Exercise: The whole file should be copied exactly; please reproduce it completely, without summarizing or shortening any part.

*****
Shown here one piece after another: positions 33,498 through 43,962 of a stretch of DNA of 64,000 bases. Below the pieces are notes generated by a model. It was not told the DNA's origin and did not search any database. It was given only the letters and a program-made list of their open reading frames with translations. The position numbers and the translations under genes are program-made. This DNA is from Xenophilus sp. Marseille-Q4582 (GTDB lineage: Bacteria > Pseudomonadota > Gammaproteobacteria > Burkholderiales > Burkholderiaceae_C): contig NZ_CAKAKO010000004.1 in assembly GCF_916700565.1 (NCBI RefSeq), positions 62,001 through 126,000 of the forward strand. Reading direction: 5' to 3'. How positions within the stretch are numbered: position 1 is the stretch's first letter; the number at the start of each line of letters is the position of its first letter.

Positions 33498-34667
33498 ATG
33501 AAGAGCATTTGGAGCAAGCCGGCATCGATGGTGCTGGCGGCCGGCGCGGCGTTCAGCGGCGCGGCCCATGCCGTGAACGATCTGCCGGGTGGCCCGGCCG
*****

Shown here one piece after another: positions 33,498 through 43,962 of a stretch of DNA of 64,000 bases. Below the pieces are notes generated by a model. It was not told the DNA's origin and did not search any database. It was given only the letters and a program-made list of their open reading frames with translations. The position numbers and the translations under genes are program-made. This DNA is from Xenophilus sp. Marseille-Q4582 (GTDB lineage: Bacteria > Pseudomonadota > Gammaproteobacteria > Burkholderiales > Burkholderiaceae_C): contig NZ_CAKAKO010000004.1 in assembly GCF_916700565.1 (NCBI RefSeq), positions 62,001 through 126,000 of the forward strand. Reading direction: 5' to 3'. How positions within the stretch are numbered: position 1 is the stretch's first letter; the number at the start of each line of letters is the position of its first letter.

Positions 33498-34667
33498 ATG
33501 AAGAGCATTTGGAGCAAGCCGGCATCGATGGTGCTGGCGGCCGGCGCGGCGTTCAGCGGCGCGGCCCATGCCGTGAACGATCTGCCGGGTGGCCCGGCCG